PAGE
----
The Architectural Trio: Edition #28
25th June 2017On the eve of my final five days in Liverpool before returning home, this week’s architecture was a little disappointing. As a result, I have only included two projects instead of the standard three. However, despite the lack of quality projects to choose from, the two I have selected are brilliant. Hopefully next week will provide a larger quantity of exemplary work. Over the summer I plan to write a range of posts about architectural education, selected projects, general design topics and my travel, alongside some monthly music playlists. That should keep me busy, and you entertained. Enjoy the duo!
A design based on tradition. Photo by Leo Espinosa The interior is shaded to create a cool atmosphere. Photo by Leo Espinosa At night the shading fins look like sails. Photo by Leo Espinosa The facade doesn't reveal much. Photo by Leo Espinosa
Casa Chaaltun, Mexico, Tescala ArchitectsCasa Chaaltun is located in Merida, the capital of the Yucatán state in Mexico which is famous for its Mayan ruins. The house is a complex formation of four volumes which interlink in places whilst sliding apart in others to create external areas. Whilst the design is clearly contemporary, Tescala Architects have creatively incorporated elements that relate the architecture to its surroundings. The stone is coated with a finish called yukum which is made by mixing tree resin and limestone, and the concrete walls leading down to the basement are coloured a pinky-red to imitate the surrounding rock. Also, concept of the house form is based on a locally found natural feature called a cenote, a sunken limestone pit filled with water. The central pool and deck acts as the core of the house, with a limestone wall and the two flanking volumes relating to the sunken nature of a cenote. The use of oxford grey granite at the bottom of the pool gives the water a dark green-blue shimmer. Inside outside living is encouraged at Casa Chaaltun, however the architects have carefully shaded the internal areas and provided adequate cross ventilation to further enhance cooling. So whilst the front facade does not give it away, the house proves itself to be a hidden box of delights that is both functional and sensitive.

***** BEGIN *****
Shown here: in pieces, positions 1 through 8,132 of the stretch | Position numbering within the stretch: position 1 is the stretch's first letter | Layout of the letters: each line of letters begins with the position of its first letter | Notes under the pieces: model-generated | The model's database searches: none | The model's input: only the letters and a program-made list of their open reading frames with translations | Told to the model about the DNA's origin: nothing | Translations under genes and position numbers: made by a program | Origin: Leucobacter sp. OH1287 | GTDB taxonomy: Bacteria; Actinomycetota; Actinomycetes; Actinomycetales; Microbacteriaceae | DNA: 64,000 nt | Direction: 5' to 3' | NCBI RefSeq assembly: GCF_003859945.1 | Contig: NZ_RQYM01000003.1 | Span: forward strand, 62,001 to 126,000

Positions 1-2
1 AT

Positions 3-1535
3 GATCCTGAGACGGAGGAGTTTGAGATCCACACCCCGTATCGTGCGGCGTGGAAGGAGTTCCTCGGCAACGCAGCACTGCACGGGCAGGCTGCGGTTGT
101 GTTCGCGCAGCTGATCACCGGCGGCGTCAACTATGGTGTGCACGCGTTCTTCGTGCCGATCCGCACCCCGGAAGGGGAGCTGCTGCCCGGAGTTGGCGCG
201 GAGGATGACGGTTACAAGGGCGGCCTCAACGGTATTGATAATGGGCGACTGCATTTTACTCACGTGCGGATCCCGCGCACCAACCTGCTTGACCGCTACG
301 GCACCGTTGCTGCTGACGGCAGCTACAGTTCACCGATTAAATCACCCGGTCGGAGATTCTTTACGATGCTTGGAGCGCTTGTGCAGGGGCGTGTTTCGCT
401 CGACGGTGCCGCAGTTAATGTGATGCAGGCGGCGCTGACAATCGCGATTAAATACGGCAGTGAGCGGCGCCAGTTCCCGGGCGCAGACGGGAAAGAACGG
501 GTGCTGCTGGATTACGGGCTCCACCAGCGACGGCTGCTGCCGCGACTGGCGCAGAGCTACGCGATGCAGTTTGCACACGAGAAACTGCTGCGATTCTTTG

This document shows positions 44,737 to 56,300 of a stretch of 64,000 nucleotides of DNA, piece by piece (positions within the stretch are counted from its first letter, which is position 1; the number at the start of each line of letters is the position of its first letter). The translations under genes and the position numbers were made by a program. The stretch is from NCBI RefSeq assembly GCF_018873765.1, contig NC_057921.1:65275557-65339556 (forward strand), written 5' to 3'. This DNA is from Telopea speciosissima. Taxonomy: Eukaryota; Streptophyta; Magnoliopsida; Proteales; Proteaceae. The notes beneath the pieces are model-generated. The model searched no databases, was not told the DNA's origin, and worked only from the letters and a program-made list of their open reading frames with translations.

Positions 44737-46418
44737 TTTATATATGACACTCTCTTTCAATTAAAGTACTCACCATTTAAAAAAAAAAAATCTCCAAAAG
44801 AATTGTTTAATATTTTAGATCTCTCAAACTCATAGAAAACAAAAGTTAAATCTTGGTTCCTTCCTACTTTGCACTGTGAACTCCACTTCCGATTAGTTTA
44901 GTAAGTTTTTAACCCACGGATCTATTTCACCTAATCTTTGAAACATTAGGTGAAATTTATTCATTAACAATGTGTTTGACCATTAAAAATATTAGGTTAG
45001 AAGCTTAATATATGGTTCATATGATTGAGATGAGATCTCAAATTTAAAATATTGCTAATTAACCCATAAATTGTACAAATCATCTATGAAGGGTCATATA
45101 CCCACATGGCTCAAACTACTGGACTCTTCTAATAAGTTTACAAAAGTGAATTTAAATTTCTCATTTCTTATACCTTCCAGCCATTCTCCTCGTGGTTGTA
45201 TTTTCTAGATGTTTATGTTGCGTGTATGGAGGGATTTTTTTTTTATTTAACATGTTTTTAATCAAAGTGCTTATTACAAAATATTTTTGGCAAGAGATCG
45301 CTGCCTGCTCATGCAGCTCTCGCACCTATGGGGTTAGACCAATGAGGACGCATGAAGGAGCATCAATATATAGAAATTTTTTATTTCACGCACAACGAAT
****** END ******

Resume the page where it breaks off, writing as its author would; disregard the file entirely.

The secondary school in its context. Photo by Iwan Baan The screens and wind towers are aesthetically strong. Photo by Iwan Baan A protective, communal atmosphere. Photo by Iwan Baan
Lycée Schorge Secondary School, Burkina Faso, Diébédo Francis KéréThis secondary school on the outskirts of Burkina Faso’s third largest city uses a number of sustainable techniques to maintain cool working environments and foster a communal atmosphere. The ring of nine modules is made from local laterite stone, which is harvested then cut into brick and allowed to air dry. They provide fantastic thermal mass which helps to reduce the flow of heat through the walls. The raised, overhanging roof shades the buildings, whilst apertures in the undulating plastered ceilings promote air flow. Rooftop wind catchers provide further cooling by removing warm stagnant air from the rooms. Fast growing local hardwood has been made into screens which define outside areas, providing shade and preventing dust build up. The ring shape has facilitated an open yet clearly defined central space for the school and local community.
Similarities exist between the secondary school and Serpentine Pavilion. Photo by Iwan Baan Kéré's Serpentine Pavilion. Photo by Jim StephensonInterestingly, there are clear parallels between this project and Kéré’s recently opened Serpentine Pavilion in London. Whilst the two climates are completely different, the architect’s style is prevalent and both designs are successful and equally sensitive. This it the sign of a fantastic architect, when they can blend their own personal ideals and the needs of a specific brief to create an outstanding building.